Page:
Why Read Infographic

Infographic pulled from Kelly Gallagher’s site and can be found here.

Millenial Students – Is there a difference in their learning?

As part of my EdTech blogging course, our professor offered the following prompt

“Earlier this summer semester, you read:

Prensky, M. (2001). Digital natives, digital immigrants – Part II: Do they really think differently? On the Horizon, 9(6). Retrieved fromhttp://www.marcprensky.com/writing/Prensky%20-%20Digital%20Natives,%20Digital%20Immigrants%20-%20Part1.pdf

McKenzie, J. (2007). Digital nativism: Digital delusions and digital deprivation. From Now On, 17(2). Retrieved fromhttp://fno.org/nov07/nativism.html

Reeves, T.C. (2008). Do generational differences matter in instructional design? Online discussion presentation to Instructional Technology Forum from January 22-25, 2008 at http://it.coe.uga.edu/itforum/Paper104/ReevesITForumJan08.pdf

The main take aways from these readings included:

  • while the theory of generational differences exists and is a valid theory, there is no research at present that indicates instructional designers should modify instruction or instructional strategies to accommodate today’s generation of students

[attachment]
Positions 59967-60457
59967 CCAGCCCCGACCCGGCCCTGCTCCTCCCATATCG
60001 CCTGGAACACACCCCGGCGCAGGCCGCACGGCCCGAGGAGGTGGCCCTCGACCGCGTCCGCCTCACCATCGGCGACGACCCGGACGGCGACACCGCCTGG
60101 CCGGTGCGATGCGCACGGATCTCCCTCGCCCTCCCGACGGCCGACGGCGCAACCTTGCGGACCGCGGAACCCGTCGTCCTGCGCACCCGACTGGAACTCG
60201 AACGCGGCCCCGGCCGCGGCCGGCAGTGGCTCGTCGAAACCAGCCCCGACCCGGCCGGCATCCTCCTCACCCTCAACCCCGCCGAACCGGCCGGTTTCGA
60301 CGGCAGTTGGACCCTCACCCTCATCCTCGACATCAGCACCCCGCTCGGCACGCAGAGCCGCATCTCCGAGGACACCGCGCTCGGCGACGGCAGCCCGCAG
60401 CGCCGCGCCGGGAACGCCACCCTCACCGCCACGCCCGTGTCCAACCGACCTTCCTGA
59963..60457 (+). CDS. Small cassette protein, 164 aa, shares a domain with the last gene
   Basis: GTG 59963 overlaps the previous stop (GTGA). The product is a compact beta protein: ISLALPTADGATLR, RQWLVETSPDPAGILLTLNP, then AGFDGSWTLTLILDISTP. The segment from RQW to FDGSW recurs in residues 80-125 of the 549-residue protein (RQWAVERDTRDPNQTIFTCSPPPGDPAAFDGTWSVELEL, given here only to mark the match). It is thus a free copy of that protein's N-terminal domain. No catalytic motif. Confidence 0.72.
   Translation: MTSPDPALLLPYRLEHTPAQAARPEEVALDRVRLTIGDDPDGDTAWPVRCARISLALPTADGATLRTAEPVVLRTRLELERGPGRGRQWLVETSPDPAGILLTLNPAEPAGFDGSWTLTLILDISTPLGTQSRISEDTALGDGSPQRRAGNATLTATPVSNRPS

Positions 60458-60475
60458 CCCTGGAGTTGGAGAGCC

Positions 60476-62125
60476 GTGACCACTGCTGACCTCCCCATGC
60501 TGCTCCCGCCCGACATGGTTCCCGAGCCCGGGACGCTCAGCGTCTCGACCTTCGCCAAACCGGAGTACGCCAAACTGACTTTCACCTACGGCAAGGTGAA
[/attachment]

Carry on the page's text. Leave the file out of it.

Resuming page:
• there is no reliable and valid research to support the belief that technology has somehow changed today’s generation of students
  • further to the fact that Prensky’s notion of digital natives isn’t based on research, McKenzie does a convincing job of illustrating how Prensky even misused the anecdotal “evidence” that he presents to support is beliefs
  • the only thing that can be said about today’s student, based upon reliable and valid research, is that they are more narcissistic than any previous generation